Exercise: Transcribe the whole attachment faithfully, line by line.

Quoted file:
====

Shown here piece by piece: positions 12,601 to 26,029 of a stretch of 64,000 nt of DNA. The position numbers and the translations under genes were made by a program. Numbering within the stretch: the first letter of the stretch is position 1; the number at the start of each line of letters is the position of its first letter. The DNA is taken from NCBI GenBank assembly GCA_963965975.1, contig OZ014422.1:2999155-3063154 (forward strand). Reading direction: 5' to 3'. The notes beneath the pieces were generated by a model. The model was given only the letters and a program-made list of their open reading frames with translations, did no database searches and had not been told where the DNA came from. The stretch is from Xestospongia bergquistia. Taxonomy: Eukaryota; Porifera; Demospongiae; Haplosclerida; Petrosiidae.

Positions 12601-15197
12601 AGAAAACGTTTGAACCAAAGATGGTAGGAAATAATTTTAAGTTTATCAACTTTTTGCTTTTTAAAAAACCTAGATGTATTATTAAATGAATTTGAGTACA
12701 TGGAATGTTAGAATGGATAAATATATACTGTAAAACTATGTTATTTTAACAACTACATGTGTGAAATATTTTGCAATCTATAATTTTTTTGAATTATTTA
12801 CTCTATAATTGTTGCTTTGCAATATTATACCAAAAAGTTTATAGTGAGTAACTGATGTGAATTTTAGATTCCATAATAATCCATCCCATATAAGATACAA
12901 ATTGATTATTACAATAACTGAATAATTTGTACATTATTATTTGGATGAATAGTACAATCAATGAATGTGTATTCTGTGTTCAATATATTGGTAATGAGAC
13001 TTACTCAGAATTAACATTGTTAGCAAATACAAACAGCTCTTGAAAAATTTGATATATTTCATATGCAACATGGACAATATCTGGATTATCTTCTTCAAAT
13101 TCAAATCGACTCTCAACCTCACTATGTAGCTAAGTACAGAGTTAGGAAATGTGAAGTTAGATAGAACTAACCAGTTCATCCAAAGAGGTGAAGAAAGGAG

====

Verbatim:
Shown here piece by piece: positions 12,601 to 26,029 of a stretch of 64,000 nt of DNA. The position numbers and the translations under genes were made by a program. Numbering within the stretch: the first letter of the stretch is position 1; the number at the start of each line of letters is the position of its first letter. The DNA is taken from NCBI GenBank assembly GCA_963965975.1, contig OZ014422.1:2999155-3063154 (forward strand). Reading direction: 5' to 3'. The notes beneath the pieces were generated by a model. The model was given only the letters and a program-made list of their open reading frames with translations, did no database searches and had not been told where the DNA came from. The stretch is from Xestospongia bergquistia. Taxonomy: Eukaryota; Porifera; Demospongiae; Haplosclerida; Petrosiidae.

Positions 12601-15197
12601 AGAAAACGTTTGAACCAAAGATGGTAGGAAATAATTTTAAGTTTATCAACTTTTTGCTTTTTAAAAAACCTAGATGTATTATTAAATGAATTTGAGTACA
12701 TGGAATGTTAGAATGGATAAATATATACTGTAAAACTATGTTATTTTAACAACTACATGTGTGAAATATTTTGCAATCTATAATTTTTTTGAATTATTTA
12801 CTCTATAATTGTTGCTTTGCAATATTATACCAAAAAGTTTATAGTGAGTAACTGATGTGAATTTTAGATTCCATAATAATCCATCCCATATAAGATACAA
12901 ATTGATTATTACAATAACTGAATAATTTGTACATTATTATTTGGATGAATAGTACAATCAATGAATGTGTATTCTGTGTTCAATATATTGGTAATGAGAC
13001 TTACTCAGAATTAACATTGTTAGCAAATACAAACAGCTCTTGAAAAATTTGATATATTTCATATGCAACATGGACAATATCTGGATTATCTTCTTCAAAT
13101 TCAAATCGACTCTCAACCTCACTATGTAGCTAAGTACAGAGTTAGGAAATGTGAAGTTAGATAGAACTAACCAGTTCATCCAAAGAGGTGAAGAAAGGAG